Explorations in 2013

Find out about scheduled missions to our solar system neighbors this year.

August 12
The next lunar mission is scheduled for launch from NASA’s Wallops Flight Facility in Virginia. From lunar orbit, LADEE (Lunar Atmosphere and Dust Environment Explorer) will study the Moon’s surface environment, particularly the powdery dust that coats it. The dust could prove harmful to future human explorers.
October 8
The Jupiter-bound Juno spacecraft will fly about 300 miles (500 km) above Earth, using the planet’s gravity to boost its speed by more than 16,300 mph (26,000 kph). Launched in August 2011, Juno will arrive at Jupiter on July 4, 2016. The craft will measure Jupiter’s gravitational and magnetic fields to help scientists map its structure and composition.

Ongoing

Mission Target Arrival
Curiosity Rover Mars 2012
Cassini Saturn 2004
Messenger Mercury 2011
Venus Express Venus 2006
Mars Odyssey Mars 2001
Mars Express Mars 2003
Opportunity Rover Mars 2004
Mars Reconnaissance Orbiter Mars 2006
Lunar Reconnaissance Orbiter Moon 2009

Have we visited all the planets in the solar system?

Yes, space probes have visited all of the eight official planets of the solar system.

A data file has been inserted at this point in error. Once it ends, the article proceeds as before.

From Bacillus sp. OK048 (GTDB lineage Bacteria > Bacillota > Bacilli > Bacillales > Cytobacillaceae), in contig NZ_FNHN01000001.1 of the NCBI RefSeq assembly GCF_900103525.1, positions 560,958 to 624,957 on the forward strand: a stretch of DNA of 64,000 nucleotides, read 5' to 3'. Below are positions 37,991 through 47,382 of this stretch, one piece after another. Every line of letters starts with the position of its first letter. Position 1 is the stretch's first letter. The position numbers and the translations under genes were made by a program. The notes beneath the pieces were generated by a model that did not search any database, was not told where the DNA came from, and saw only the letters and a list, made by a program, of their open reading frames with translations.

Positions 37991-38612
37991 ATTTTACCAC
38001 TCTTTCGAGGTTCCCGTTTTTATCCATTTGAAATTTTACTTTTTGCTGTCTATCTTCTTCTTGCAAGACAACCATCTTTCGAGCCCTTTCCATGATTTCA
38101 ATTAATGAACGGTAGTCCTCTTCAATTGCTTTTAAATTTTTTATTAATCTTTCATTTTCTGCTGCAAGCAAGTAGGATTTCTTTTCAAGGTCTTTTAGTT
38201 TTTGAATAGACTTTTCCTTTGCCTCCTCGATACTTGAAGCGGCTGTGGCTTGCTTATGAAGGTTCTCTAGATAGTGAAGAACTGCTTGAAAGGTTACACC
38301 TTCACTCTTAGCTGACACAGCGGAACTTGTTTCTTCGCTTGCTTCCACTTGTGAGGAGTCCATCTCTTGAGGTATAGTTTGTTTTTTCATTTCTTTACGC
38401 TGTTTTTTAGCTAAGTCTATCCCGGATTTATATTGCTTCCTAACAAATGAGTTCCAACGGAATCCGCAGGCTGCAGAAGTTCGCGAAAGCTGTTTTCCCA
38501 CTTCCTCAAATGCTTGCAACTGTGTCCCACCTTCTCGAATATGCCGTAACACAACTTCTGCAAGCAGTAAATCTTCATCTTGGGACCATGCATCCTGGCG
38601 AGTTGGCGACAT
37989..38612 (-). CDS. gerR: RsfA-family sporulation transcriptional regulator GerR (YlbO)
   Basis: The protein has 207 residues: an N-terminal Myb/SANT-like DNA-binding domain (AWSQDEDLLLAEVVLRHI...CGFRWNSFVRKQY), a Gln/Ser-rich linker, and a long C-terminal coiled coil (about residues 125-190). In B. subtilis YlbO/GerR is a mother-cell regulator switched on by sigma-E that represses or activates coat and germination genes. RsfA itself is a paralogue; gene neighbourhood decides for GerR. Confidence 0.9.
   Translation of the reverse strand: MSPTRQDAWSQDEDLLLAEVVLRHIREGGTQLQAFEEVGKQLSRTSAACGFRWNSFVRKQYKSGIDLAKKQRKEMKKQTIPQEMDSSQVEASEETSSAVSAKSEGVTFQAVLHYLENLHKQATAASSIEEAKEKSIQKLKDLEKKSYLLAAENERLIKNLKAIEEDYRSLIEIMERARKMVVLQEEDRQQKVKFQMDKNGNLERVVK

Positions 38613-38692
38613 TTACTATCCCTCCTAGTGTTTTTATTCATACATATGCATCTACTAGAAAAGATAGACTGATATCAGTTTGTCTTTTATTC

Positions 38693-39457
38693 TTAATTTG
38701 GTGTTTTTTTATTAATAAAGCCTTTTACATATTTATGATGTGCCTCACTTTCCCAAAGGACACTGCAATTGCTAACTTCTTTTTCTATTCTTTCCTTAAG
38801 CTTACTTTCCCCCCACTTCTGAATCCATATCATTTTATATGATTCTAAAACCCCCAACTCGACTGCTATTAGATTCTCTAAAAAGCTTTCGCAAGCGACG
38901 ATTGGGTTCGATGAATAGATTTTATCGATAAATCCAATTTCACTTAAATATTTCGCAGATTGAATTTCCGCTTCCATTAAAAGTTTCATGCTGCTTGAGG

Here is a listing of the planet visited, most recent spacecraft, and year of visit (or year the mission ended):

  • Mercury -- Messenger, currently in orbit
  • Venus -- Venus Express, currently in orbit
  • Mars -- Mars Reconnaissance Orbiter, currently in orbit
  • Jupiter -- New Horizons, 2007
  • Saturn -- Cassini, currently in orbit
  • Uranus -- Voyager 2, 1986
  • Neptune -- Voyager 2, 1989

Are there plans to return to the Moon?

President Barack Obama canceled NASA's effort to return astronauts to the Moon by 2020, so no new American Moon missions are likely. China has indicated an interest in sending its own explorers, known as taikonauts, to the Moon in the next decade or so.

In preparation for future manned exploration, the Space Agency had launched several robotic missions to map potential landing sites, map mineral resources, and hunt for possible water at the lunar poles. Future missions in this effort are likely to be cut as well.

Will we ever visit other stars?

The prospects for interstellar travel are quite daunting, primarily because stars are so incredibly far away. The nearest star lies more than 24 trillion miles away. At the fastest speed our spacecraft currently attain -- around 100,000 miles an hour or so -- it would take almost 28,000 years to get there. Even at only five percent of the speed of light (an unimaginable engineering feat of almost 34 million miles an hour), the trip would still take almost 82 years, with an equally lengthy return trip.

Our best bet may be to build an enormous colony-type spacecraft capable of sustaining a crew for the decades necessary to reach even the nearest stars. Others believe the distance problem may be avoidable altogether through some exotic twist of physics, such as traveling through a wormhole. While either of these plans might seem unlikely at the present, hope springs eternal among scientists and astronomers. Given adequate time and resources, perhaps an interstellar journey does in fact lie in our future.

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